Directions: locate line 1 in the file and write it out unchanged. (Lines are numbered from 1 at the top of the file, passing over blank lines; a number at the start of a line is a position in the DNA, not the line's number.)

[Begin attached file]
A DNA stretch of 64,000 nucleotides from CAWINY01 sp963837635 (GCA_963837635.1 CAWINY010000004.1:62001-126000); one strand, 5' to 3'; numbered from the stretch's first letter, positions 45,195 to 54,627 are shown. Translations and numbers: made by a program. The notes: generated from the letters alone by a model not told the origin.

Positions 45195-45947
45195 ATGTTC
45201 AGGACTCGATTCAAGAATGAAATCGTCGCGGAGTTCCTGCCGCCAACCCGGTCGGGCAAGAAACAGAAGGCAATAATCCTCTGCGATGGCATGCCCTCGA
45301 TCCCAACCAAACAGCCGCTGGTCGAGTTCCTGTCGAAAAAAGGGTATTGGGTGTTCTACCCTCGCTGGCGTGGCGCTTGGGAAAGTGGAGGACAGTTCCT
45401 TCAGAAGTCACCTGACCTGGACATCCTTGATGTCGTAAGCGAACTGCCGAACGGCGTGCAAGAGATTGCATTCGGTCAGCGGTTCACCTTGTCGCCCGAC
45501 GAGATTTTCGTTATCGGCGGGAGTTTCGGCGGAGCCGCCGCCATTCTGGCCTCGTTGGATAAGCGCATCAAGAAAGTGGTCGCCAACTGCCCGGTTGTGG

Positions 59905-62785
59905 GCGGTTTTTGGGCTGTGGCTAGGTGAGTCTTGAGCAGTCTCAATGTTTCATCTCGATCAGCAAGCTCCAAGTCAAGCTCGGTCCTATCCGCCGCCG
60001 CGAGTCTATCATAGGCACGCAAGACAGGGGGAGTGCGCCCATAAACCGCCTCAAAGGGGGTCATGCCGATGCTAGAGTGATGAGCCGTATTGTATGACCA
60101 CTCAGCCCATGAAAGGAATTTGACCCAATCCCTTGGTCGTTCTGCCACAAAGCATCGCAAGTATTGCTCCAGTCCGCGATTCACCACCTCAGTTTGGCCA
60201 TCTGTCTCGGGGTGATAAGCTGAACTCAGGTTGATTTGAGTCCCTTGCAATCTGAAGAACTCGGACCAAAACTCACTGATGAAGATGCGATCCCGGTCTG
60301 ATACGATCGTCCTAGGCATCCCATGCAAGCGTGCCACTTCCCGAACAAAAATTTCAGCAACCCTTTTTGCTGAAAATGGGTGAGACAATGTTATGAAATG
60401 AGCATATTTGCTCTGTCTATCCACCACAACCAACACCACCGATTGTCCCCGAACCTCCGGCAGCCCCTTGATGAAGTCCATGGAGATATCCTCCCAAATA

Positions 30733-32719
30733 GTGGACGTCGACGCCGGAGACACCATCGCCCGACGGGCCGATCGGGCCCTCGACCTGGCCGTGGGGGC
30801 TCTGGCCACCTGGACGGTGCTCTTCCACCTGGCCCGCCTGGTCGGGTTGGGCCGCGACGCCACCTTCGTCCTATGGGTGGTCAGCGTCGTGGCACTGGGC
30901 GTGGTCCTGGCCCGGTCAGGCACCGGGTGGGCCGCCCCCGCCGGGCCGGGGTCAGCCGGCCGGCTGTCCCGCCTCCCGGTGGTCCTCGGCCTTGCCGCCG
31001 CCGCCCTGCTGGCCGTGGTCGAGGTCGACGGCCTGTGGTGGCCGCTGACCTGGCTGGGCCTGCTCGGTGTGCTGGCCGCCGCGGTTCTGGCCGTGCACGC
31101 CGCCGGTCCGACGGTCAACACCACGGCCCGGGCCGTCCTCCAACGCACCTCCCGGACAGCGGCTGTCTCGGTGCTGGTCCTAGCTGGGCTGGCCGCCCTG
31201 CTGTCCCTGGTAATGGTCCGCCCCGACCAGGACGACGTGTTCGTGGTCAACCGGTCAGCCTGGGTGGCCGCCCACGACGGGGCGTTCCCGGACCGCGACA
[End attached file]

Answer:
A DNA stretch of 64,000 nucleotides from CAWINY01 sp963837635 (GCA_963837635.1 CAWINY010000004.1:62001-126000); one strand, 5' to 3'; numbered from the stretch's first letter, positions 45,195 to 54,627 are shown. Translations and numbers: made by a program. The notes: generated from the letters alone by a model not told the origin.